What does it mean to truly overcome your fear? In a previous post, I introduced the incredible accomplishments of Yuichiro Miura, the oldest man to summit Mount Everest three times. During a press conference announcing his admission into the Guinness Book of World Records, Miura asked, “what would you do, what would you attempt if you knew you would not fail?”
It’s a question I’ve seen in a number of motivational settings – but posed by a man who scaled the highest mountain on earth at the oldest age, it carried greater impact. Here was a man who achieved what many would be afraid to do or even attempt.
And that’s just it – it’s our fear that prevents us and limits us, from accomplishing greater heights in our lives. What would you attempt to do in your life if you knew you could not fail? Take the time to really consider what those goals would be. List them and then consider why you’d need the promise of not failing to even attempt them. What are those fears?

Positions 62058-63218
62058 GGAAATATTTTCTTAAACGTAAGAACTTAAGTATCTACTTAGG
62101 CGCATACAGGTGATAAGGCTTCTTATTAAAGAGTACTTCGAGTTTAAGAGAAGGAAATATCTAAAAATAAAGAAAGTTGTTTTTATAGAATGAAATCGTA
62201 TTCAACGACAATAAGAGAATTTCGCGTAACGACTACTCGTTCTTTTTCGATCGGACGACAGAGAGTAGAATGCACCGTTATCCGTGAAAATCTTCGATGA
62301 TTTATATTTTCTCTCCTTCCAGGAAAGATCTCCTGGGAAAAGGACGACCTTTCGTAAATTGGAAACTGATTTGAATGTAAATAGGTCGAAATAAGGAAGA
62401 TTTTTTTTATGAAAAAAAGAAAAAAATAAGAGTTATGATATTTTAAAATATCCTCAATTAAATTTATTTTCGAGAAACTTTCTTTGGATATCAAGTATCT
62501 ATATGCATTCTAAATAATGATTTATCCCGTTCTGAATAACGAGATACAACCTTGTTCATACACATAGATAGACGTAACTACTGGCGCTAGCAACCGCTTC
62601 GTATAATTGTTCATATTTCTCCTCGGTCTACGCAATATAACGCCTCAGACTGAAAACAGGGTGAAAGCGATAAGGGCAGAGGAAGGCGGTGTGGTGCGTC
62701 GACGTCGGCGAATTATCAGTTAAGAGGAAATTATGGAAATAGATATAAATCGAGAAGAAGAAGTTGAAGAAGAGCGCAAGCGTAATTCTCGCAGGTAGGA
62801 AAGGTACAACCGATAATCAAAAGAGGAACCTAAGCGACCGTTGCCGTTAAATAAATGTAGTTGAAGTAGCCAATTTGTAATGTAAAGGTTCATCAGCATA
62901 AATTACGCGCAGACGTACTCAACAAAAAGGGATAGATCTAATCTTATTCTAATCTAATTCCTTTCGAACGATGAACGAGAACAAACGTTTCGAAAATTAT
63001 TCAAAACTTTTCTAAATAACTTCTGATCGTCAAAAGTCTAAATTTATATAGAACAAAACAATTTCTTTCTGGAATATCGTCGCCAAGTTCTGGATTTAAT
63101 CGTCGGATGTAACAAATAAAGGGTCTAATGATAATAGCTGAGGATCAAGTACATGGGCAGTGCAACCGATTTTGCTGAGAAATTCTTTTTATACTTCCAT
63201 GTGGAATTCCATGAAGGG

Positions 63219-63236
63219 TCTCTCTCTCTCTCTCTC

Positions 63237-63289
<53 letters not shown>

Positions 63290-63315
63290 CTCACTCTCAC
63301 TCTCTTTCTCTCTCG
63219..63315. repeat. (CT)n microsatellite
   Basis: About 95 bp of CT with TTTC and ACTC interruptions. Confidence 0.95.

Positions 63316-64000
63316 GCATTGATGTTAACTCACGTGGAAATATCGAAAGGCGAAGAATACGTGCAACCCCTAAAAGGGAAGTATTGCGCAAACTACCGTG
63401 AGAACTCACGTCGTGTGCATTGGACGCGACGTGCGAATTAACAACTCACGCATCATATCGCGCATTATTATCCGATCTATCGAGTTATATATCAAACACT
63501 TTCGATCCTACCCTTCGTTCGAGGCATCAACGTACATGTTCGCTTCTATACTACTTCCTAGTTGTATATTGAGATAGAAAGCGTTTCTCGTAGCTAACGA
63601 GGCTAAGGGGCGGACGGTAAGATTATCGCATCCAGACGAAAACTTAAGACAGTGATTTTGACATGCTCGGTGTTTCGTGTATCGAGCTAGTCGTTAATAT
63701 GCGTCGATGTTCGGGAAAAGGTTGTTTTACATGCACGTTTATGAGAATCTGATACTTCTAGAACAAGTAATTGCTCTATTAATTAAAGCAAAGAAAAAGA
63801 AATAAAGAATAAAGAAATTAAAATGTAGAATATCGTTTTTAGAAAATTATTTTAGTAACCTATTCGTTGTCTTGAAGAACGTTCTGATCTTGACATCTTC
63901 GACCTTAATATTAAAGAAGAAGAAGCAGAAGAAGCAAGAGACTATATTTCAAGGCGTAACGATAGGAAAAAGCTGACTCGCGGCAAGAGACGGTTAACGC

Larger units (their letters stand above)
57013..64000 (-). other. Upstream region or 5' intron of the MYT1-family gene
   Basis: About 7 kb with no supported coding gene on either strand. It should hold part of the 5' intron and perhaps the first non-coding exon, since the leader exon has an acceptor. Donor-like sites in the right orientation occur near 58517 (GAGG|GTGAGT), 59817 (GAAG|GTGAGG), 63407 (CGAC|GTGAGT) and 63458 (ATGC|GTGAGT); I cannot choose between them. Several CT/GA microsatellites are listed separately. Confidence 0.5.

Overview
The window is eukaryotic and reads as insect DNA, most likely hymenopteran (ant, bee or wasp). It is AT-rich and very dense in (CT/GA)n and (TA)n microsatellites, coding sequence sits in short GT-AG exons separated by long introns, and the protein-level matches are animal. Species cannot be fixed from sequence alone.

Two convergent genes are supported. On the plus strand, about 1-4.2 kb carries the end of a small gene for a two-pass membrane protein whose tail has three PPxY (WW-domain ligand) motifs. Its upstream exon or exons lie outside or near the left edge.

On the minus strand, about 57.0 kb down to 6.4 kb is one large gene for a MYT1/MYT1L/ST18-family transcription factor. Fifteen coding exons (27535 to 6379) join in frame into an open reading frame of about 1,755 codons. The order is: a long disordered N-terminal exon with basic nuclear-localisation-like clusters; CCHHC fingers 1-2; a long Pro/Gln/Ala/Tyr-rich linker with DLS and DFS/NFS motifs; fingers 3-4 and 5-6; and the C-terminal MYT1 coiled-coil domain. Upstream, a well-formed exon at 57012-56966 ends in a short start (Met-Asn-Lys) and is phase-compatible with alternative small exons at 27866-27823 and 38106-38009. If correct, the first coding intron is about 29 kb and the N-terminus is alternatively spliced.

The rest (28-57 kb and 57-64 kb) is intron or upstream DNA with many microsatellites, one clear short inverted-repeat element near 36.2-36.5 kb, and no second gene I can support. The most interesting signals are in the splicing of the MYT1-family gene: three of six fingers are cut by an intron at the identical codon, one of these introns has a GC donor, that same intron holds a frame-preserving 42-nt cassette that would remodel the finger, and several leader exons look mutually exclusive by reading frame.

At the heart of my teaching and consulting, I focus on helping people overcome one of the greatest challenges each of us face in our personal and professional lives: the need to be understood. Compared to all of the incredible challenges waiting for us to overcome – including summiting Mount Everest – why is this one need, the need to be understood, so daunting?
This need is built on communication, which is a fundamental aspect of life. Unfortunately, the effectiveness of communication can get derailed by fears, language choices, and just bad habits. One of Jerry Seinfeld’s standup routines addressed this fear of communicating: “According to most studies, people’s number one fear is public speaking…death is number two. At a funeral, the average person would rather be in the casket than giving the eulogy.”
So many of my clients and students are deathly afraid of communicating to groups of people large and small. We work through those fears and as a result, their potential for success is greater than ever before. But, what is it that we are so afraid of? I’ve found that it ultimately comes down to three things:
- Making a mistake
- Being judged
These fears become our limits – getting in the way of what we can accomplish. We all have them – so how do some seem to overcome them? They transform fear into action. Ultimately, success is what happens after you’ve survived all your mistakes.
Find out what tools are available to help you transform your fears into success by reading my blog, “Developing a Mindset of Success.”